Whooping cough vaccine: Unvaccinated children behind outbreak

Parents who fail to vaccinate their kids for nonmedical reasons against whooping cough are the cause of the bacterial infection's outbreak, a new study says.

Researchers found that incidence of whooping cough was 2.5 times more likely in areas where parents exempted their kids from vaccinations.

Nonmedical vaccine exemption not only puts kids at risk of contracting the contagious disease, but their peers and families as well, the researchers noted.

"Not vaccinating your child is not a benign decision. It has real health consequences to the individual child and to the community," explained study senior author Saad Omer, an associate professor of global health, epidemiology and pediatrics at Emory University in Atlanta, to HealthDay.

Whooping cough, also known as pertussis, attacks the respiratory system and is highly contagious. The U.S. Centers for Disease Control and Prevention reported 48,000 cases and 18 deaths, mostly among infants, from the disease in 2012.

To prevent the disease from spreading, it's important the kids get vaccinated on schedule, the researchers said, explaining its resurgence can partially be blamed on the new version of the vaccine, which doesn't last as long as the old vaccine.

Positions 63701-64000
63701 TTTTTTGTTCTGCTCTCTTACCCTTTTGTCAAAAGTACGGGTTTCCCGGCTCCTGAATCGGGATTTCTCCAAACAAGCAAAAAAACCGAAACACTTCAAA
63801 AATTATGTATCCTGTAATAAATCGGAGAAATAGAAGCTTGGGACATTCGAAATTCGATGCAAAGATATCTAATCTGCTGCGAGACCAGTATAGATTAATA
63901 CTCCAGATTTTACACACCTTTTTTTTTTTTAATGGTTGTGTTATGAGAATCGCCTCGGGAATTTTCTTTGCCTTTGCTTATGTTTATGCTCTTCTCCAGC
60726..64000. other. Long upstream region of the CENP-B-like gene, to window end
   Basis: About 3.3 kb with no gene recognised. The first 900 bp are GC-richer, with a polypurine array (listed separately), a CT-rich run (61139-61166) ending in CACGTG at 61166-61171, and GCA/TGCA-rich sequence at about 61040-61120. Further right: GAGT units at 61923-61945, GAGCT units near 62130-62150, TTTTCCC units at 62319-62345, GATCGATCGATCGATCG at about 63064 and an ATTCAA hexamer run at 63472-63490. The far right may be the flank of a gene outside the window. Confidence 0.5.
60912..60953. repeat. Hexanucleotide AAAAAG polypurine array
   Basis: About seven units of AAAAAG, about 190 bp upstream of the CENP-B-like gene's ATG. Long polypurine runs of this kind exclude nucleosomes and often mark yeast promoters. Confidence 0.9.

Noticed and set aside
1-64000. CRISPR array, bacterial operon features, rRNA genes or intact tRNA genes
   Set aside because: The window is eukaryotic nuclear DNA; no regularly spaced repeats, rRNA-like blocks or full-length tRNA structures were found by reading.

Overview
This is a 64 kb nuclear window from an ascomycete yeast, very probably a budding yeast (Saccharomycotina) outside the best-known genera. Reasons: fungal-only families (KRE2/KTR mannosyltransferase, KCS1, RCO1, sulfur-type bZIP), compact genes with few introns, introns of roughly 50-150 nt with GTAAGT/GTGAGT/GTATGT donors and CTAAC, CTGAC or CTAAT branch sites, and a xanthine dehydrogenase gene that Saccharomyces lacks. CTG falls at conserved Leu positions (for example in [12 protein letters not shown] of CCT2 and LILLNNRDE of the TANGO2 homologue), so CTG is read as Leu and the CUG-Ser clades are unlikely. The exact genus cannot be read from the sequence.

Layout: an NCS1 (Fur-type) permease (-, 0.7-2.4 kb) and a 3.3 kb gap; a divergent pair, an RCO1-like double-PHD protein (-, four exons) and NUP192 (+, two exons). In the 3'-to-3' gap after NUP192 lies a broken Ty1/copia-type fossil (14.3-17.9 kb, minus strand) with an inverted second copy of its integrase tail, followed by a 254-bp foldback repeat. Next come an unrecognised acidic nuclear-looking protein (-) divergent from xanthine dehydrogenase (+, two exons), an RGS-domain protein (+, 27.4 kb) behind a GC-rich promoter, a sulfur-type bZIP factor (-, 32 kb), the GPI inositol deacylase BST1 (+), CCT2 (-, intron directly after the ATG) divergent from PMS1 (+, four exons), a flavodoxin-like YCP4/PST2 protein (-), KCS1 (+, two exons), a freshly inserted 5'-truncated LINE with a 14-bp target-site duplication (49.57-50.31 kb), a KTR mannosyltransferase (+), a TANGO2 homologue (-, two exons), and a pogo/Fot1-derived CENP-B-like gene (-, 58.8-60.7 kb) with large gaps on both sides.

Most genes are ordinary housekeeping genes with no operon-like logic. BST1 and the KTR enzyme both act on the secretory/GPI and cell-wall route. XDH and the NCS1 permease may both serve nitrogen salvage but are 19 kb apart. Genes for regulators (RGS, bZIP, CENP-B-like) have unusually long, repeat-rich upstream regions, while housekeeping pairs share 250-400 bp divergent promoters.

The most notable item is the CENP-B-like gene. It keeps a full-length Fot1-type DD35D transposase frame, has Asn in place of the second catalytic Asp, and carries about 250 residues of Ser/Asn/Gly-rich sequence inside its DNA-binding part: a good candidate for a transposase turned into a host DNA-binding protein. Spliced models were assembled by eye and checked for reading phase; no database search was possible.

Omer and his team studied vaccine exemptions from school data and whooping cough outbreak. The risk of whooping cough was 20 percent higher inside a vaccine exemption cluster - they found 39 such areas - than outside of one, according to the results.

The 2010 whooping cough outbreak in California affected 9,120 people and resulted in 10 deaths. The largest outbreak since 1947, the event brought the issue into the spotlight.

Study authors noted that in California's case, vaccine exemptions rose from 0.77 percent in 2000 to 2.33 percent in 2010, although about 91 percent of kindergarteners that year had received all the necessary immunizations.

"It's personal freedom versus public health," noted Dr. Kenneth Bromberg, director of The Vaccine Research Center and chairman of pediatrics at The Brooklyn Hospital Center in New York City.

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